Think about the tools that line the perimeter of a garage. You might see a broom for sweeping, a shovel for digging, a saw for cutting, or a rake for, well, raking. Each tool is bought and used for a specific purpose. You wouldn’t use a garden rake for sweeping up dust because the spaces between the prongs would create an impossible task. Similarly, you wouldn’t saw wood with a shovel because the edge is not jagged.
Now, think about the tools that comprise your online life. I refer to web platforms and social media sites with login and password systems for you to create a profile. Maybe you use Facebook, Twitter, LinkedIn, Pinterest, Snapchat, TikTok, Reddit, Quora, Pandora, Tumblr, Slack, or Plurk.
Do you share the same photograph, screenshot, illustration, recipe, or meme to all of your platforms? If I followed you or visited your publicly-viewed content, would I see the same information everywhere? Or, do you share some content on some sites and other content on other sites?
My online life is balanced. I don’t share the same interests on the same sites. There is occasional overlap but it doesn’t happen every day. I also follow different people in different places. Likewise, I’m followed by different people in different places. For instance, Ellen DeGeneres has followed my tweets for years but she’s not my Facebook friend.
On my Instagram profile, I share photos from nature walks and culinary creations. I sometimes send these to Facebook but I don’t do it all the time. I try to keep my Instagram life separate. I follow a number of independent-minded celebrities (as silly as that might sound), along with everyday people who share their photos and videos about travel, architecture, fitness, and food.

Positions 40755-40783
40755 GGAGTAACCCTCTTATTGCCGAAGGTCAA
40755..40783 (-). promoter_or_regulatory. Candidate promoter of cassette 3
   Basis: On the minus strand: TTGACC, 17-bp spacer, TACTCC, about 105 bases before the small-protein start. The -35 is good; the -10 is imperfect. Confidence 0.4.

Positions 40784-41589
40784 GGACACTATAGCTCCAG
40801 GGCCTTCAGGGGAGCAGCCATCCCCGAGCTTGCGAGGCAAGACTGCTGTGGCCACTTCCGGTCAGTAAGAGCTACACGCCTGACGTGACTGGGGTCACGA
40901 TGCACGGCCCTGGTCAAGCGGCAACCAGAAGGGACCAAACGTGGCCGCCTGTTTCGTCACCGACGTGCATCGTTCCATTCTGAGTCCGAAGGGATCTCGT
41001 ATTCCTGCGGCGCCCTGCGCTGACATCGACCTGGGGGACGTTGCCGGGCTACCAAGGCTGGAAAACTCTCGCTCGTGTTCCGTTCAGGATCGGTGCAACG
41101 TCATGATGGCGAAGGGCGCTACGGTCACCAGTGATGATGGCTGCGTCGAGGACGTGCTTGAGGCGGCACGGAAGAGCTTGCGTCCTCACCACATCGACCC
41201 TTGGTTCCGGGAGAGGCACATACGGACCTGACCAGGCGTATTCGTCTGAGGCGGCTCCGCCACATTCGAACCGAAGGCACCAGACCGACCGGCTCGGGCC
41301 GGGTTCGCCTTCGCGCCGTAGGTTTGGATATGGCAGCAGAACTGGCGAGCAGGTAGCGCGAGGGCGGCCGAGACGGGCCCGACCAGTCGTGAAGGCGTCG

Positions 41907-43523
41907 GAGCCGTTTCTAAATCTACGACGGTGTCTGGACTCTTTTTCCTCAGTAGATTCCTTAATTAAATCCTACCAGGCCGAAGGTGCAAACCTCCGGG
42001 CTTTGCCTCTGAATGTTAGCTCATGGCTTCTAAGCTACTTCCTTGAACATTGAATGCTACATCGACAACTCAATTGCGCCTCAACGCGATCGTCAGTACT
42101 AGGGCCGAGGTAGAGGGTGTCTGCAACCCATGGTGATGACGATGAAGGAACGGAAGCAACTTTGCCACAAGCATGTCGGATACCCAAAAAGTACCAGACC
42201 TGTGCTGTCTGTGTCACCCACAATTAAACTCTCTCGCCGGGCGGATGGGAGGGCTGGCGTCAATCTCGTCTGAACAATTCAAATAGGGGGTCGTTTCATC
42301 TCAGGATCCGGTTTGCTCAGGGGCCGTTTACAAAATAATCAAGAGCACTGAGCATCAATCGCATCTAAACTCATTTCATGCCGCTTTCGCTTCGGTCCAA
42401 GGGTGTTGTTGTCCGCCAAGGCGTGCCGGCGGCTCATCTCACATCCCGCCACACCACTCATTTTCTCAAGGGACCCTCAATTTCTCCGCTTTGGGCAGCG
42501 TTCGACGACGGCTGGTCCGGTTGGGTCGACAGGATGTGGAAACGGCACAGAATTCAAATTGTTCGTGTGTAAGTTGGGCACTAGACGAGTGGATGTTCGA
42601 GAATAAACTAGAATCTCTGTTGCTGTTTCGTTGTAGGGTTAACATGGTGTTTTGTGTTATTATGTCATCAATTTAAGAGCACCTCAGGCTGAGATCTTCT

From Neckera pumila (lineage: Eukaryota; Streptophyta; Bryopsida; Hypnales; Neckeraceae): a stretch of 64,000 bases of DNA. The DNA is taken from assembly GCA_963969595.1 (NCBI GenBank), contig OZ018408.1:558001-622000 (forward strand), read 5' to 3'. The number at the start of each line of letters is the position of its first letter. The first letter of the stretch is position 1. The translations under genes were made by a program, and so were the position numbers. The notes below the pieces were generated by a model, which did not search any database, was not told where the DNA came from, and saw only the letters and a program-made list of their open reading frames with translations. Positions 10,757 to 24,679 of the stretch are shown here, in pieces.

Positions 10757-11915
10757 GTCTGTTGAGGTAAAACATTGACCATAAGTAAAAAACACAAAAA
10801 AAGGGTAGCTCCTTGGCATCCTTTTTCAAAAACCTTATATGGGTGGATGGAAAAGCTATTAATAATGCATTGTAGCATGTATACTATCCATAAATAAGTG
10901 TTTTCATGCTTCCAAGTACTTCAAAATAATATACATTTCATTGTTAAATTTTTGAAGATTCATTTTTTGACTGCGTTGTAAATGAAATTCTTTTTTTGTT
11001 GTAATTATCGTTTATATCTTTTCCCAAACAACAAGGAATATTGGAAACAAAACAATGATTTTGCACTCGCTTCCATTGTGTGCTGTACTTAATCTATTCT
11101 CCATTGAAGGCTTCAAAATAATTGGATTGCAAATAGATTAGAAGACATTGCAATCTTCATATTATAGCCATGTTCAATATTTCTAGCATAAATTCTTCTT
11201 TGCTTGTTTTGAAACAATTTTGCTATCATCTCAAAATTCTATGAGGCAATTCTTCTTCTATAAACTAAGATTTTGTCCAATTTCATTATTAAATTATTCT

On my Twitter profile, I write short bursts of information such as random thoughts and ideas. I reply to a lot of reporters and scientists, asking them questions about this or that. They usually respond.
On my LinkedIn profile, I display a souped-up version of my resume. You can scroll through my teaching background, discover my skills, read student and colleague testimonials, and (maybe) hire me. Other than on that site and on a couple of other employment websites, I don’t share my job skills anywhere else.
As for other social sites, I use Reddit to respond to randomness. I use YouTube to find videos and add them to my playlists for future playback. I’m on Facebook, too, which I mainly use for group discussions these days.
Then there is my blog. This is where you can read my fleshed-out thoughts about the coronavirus, minimalism, digital media, and other fascinating topics. I believe that blogs are excellent places for big ideas.
It’s hard to write big ideas on Twitter. However, if I have an idea that could be written in 20 words, I’ll share that in a tweet and not in a blog post. For the same reason, I’ll search for a photo on Instagram or Pinterest because the search function is much easier there than on, say, Facebook.
Many years ago, Penelope Trunk inspired me when she wrote about using different media for different interests. Her post led to my own post that I wrote in 2014.
During a recent chat with Kristi Hines about using different sites for different reasons, I was inspired to update that 6-year-old post into this one. How’d I do?